Knowledge is necessary to inspire, shape and sustain positive change, with its dissemination providing the conditions for this change to occur. Alcohol is no exception.
We cannot require anyone to learn about alcohol, no more than we can require them to learn about physics or the Brontë sisters, but everyone should have the chance.
An accurate understanding of alcohol based on scientific research offers a solid basis for us to safeguard our wellbeing, both as individuals and as a society.
Regulating alcohol prices, availability and ads are more effective as direct interventions, but education is necessary for these measures to be designed, justified and accepted.
Increasing the alcohol knowledge base of politicians, citizens and the media are preconditions for the implementation of effective alcohol policy.
An asset for individualists
A coherent understanding of alcohol is far better for us as individuals than relying on traditional rules of thumb, enabling us to avoid a wide array of misfortunes.
Those informed about alcohol can help themselves and others to avoid mistakes. Informed people can better help those who suffer alcohol harm and become a positive influence.
An understanding of the reasons for guidelines and regulations makes them far more likely to make people take heed than blind trust or irritation born of confusion.
The effects of alcohol are inherently misleading. We are bombarded by misleading ads with flimsy regulation and alcohol industry-run information platforms.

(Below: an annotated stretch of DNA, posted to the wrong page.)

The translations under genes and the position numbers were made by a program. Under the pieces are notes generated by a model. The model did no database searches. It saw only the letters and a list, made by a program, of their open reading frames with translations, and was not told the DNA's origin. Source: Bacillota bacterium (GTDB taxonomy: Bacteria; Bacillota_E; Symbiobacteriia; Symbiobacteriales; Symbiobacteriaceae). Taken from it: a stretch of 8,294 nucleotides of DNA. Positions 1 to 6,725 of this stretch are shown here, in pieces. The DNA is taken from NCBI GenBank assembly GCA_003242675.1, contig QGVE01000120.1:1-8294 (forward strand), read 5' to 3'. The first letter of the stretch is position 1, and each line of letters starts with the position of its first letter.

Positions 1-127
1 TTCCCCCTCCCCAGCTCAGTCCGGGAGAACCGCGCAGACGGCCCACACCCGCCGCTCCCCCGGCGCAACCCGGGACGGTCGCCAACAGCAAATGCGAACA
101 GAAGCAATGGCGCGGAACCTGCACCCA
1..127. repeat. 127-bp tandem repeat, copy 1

Inaccurate beliefs are therefore common, just as they are in stock market bubbles and politics. Grassroots education is the only way to put a lid on the spread of misconceived ideas.
Financial education does not provide a safeguard from financial mistakes, but it does make us justifiably wary and recognise the benefit of robust regulation.
And, should we fall prey to financial misfortune, we can find the financial knowledge we need to understand what went wrong and how to avoid it in future.
Reliable alcohol knowledge can fulfil a similar role, helping to improve the lives of those who embrace it, for next to nothing, and enabling us to make the best of mistakes.
Alcohol education does not offer immediate, measurable payoffs, but a lack of understanding rarely has positive outcomes in any other area. Alcohol should not be shrouded in mystery.
Education ranks low on the policymakers’ alcohol to-do list, but it still remains vital to achieving a less harmful relationship with alcohol long term.
Learning about alcohol, a topic with enormous social, psychological, economic, health and political reach, can help us engage more fully as citizens as well as students. ■